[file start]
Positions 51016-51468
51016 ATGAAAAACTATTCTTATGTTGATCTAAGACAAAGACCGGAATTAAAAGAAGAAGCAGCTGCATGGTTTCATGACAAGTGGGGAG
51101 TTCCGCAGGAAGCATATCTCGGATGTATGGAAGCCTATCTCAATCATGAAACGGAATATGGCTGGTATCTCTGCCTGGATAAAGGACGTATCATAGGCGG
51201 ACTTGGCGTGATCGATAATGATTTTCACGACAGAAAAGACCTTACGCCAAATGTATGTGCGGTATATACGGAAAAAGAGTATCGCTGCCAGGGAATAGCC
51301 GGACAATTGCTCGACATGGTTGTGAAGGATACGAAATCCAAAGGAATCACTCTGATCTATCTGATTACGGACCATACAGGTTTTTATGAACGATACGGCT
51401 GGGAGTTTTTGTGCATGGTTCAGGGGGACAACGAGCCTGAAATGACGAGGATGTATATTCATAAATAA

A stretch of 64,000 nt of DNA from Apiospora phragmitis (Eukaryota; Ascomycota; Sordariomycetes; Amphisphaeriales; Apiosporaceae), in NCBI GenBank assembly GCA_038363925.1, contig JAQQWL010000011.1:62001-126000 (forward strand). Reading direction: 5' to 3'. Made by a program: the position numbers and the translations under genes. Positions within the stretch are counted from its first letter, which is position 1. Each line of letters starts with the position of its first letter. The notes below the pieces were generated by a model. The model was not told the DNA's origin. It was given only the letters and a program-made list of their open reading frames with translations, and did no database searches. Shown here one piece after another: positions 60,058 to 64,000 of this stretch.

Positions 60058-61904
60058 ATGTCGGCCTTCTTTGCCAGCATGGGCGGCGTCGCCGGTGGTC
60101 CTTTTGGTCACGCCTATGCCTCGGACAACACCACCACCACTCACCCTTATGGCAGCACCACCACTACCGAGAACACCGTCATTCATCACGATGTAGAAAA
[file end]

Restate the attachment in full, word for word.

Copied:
Positions 51016-51468
51016 ATGAAAAACTATTCTTATGTTGATCTAAGACAAAGACCGGAATTAAAAGAAGAAGCAGCTGCATGGTTTCATGACAAGTGGGGAG
51101 TTCCGCAGGAAGCATATCTCGGATGTATGGAAGCCTATCTCAATCATGAAACGGAATATGGCTGGTATCTCTGCCTGGATAAAGGACGTATCATAGGCGG
51201 ACTTGGCGTGATCGATAATGATTTTCACGACAGAAAAGACCTTACGCCAAATGTATGTGCGGTATATACGGAAAAAGAGTATCGCTGCCAGGGAATAGCC
51301 GGACAATTGCTCGACATGGTTGTGAAGGATACGAAATCCAAAGGAATCACTCTGATCTATCTGATTACGGACCATACAGGTTTTTATGAACGATACGGCT
51401 GGGAGTTTTTGTGCATGGTTCAGGGGGACAACGAGCCTGAAATGACGAGGATGTATATTCATAAATAA

A stretch of 64,000 nt of DNA from Apiospora phragmitis (Eukaryota; Ascomycota; Sordariomycetes; Amphisphaeriales; Apiosporaceae), in NCBI GenBank assembly GCA_038363925.1, contig JAQQWL010000011.1:62001-126000 (forward strand). Reading direction: 5' to 3'. Made by a program: the position numbers and the translations under genes. Positions within the stretch are counted from its first letter, which is position 1. Each line of letters starts with the position of its first letter. The notes below the pieces were generated by a model. The model was not told the DNA's origin. It was given only the letters and a program-made list of their open reading frames with translations, and did no database searches. Shown here one piece after another: positions 60,058 to 64,000 of this stretch.

Positions 60058-61904
60058 ATGTCGGCCTTCTTTGCCAGCATGGGCGGCGTCGCCGGTGGTC
60101 CTTTTGGTCACGCCTATGCCTCGGACAACACCACCACCACTCACCCTTATGGCAGCACCACCACTACCGAGAACACCGTCATTCATCACGATGTAGAAAA